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The Poetic Intimacy Of Administering Anesthesia

Sara Wong for NPR

According to Audrey Shafer, there is something profound in the moment a patient wakes up from surgery.

She would know — she's an anesthesiologist. She's responsible for people when they are at their most vulnerable: unconscious, unable to breathe on their own or even blink their eyes.

As a result, Shafer says, a kind of intimate trust forms between her and her patients. It's this closeness that moves her to write poetry about medicine.

Shafer is an anesthesiologist and professor at Stanford University School of Medicine. She directs a program called Medicine and the Muse, which combines the arts, including poetry, with the practice of medicine. Her poetry has appeared in medical journals and poetry anthologies.

Poetry, she says, is a natural means of translating the murkiness of what happens to the brain under anesthesia.

"Anesthesiologists tend to be viewed as more knob-and-dial oriented than people-oriented," she says. But, Shafer argues, that couldn't be further from the truth. When patients finally come out of surgery, she's one of the first people to welcome them back to their conscious experience of the world.

"They can be quite grateful right at that moment they realize 'I've woken up. The surgery is done. I'm OK. I'm back.'" Shafer says. "The anesthesiologist gets to witness that moment."

Falling Fifth: The Neurosurgery Patient and the Anesthesiologist

(Based on Robert Schumann's Third String Quartet, Movement 1)

By Audrey Shafer

We meet in the holding room; a paper dress covers your tattoos

At any moment, your craze of fragile vessels

could spill, fill the sea cave cradling your mind

Your wife holds your hand until it is time for us to go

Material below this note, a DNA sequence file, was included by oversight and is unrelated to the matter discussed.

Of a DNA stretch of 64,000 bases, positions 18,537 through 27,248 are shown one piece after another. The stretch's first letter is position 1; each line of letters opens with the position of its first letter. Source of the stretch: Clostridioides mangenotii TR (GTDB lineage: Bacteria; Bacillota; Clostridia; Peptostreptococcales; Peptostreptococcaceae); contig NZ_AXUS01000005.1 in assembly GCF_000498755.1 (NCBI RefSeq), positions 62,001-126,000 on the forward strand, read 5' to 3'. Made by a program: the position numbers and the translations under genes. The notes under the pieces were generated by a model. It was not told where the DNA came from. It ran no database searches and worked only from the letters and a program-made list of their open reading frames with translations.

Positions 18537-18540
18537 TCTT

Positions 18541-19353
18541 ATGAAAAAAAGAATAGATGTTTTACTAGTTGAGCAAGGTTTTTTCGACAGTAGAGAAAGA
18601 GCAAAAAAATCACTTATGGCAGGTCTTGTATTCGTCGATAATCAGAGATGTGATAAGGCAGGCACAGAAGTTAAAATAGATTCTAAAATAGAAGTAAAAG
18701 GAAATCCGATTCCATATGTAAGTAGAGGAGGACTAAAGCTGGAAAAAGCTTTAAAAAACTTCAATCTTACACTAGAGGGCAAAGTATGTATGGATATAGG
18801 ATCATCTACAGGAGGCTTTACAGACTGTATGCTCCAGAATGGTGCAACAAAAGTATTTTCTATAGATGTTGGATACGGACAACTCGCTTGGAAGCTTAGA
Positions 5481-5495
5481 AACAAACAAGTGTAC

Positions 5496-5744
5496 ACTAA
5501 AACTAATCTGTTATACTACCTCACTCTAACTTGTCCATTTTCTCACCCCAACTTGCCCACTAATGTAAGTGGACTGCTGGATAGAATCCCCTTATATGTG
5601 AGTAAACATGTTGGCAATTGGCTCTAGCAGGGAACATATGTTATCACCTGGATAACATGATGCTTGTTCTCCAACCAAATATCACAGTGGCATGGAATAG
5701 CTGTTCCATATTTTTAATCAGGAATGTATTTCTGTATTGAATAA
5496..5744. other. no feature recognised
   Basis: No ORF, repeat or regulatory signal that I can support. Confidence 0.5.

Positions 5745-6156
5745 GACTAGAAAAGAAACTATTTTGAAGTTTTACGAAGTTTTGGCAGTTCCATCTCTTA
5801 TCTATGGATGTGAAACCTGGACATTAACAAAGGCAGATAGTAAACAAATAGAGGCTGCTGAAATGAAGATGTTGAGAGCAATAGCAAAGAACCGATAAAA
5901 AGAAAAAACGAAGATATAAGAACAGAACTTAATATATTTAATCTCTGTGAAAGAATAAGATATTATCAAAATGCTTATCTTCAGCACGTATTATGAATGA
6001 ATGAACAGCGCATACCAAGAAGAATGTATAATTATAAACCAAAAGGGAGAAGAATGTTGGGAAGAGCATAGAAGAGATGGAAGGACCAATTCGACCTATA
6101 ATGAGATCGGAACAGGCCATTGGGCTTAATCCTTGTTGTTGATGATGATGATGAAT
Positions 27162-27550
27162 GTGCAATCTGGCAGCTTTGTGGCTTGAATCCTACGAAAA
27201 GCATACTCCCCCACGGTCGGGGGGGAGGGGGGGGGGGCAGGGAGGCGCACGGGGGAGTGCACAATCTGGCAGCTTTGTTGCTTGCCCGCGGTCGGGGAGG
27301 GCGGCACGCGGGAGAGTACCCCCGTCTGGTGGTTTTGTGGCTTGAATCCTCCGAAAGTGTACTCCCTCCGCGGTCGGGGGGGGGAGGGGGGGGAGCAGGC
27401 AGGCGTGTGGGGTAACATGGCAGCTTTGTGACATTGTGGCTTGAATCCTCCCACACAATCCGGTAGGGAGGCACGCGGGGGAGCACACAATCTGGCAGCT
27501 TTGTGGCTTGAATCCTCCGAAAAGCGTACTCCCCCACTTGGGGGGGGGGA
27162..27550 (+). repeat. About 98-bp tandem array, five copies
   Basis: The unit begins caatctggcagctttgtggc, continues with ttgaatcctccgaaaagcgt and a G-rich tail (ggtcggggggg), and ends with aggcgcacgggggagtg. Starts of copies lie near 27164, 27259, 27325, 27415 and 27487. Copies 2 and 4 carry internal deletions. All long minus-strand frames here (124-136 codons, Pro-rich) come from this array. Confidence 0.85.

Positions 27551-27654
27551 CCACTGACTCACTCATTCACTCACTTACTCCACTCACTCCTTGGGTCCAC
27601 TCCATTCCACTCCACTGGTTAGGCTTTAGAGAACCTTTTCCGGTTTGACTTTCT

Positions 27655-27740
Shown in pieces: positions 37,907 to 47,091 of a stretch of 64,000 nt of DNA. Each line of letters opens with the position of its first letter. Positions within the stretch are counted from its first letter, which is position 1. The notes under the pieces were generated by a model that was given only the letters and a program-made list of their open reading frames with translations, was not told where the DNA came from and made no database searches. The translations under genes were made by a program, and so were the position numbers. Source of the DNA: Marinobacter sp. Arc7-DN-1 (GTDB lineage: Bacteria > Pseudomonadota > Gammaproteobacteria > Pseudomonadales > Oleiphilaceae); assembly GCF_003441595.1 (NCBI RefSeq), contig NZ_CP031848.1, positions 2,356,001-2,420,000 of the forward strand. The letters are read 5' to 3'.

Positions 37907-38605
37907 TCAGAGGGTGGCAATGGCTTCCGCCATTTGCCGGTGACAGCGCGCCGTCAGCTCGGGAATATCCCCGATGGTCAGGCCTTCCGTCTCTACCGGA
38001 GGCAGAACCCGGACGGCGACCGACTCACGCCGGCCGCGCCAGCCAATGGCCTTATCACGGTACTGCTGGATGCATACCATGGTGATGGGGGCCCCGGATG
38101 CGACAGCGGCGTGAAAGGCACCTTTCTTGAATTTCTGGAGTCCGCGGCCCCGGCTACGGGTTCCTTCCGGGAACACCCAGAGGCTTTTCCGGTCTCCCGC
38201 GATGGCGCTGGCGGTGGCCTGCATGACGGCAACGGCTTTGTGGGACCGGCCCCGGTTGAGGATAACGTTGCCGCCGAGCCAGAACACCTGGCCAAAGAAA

I guide you as you blow through a straw

swimming across your long day of surgery

Five hours, and five more: surgeons untangle

a crevice of your brain, clamp the feeder, reassemble your skull

You re-surface, blinking like a newborn

ride in your wide white boat to intensive care;

nurses and doctors give and take report

you speak but I do not understand

Hhhh-m you say, and louder Hhhh-m!

Head? I ask Hurt? Hand? Heart? Does your chest hurt?

I am wrong and wrong again--

You smile and try once more:



Hug you? I repeat, and the entire team turns

to stare silently:

I lean over wires, bandages, the spaghetti of tubes, the upright side rail

and give a most awkward hug

The team resumes its buzz: monitors bleep, pagers bark,

phones ring, keyboards clack, bellows wheeze, alarms blurt

the unit dins in unscored discord

But for two notes, harmony presided over all--

in a falling fifth, a two-toned sigh, you told me you know;

you know you landed on the warm sands of recovery:



April is National Poetry Month, and Shots is exploring medicine in poetry through the words of doctors, patients and health care workers. The series is a collaboration with Pulse: Voices Through The Heart Of Medicine, a platform that publishes personal stories of illness and healing.

Copyright 2021 NPR. To see more, visit https://www.npr.org.

Meredith Rizzo is a visuals editor and art director on NPR's Science desk. She produces multimedia stories that illuminate science topics through visual reporting, animation, illustration, photography and video. In her time on the Science desk, she's reported from Hong Kong during the early days of the pandemic, photographed the experiences of the first patient to receive an experimental CRISPR treatment for sickle cell disease and covered post-wildfire issues from Australia to California. In 2021, she worked with a team on NPR's Joy Generator, a randomized ideas machine for ways to tap into positive emotions following a year of life in the pandemic. In 2019, she photographed, reported and produced another interactive visual guide exploring how the shape and size of many common grocery store plastics affect their recyclability.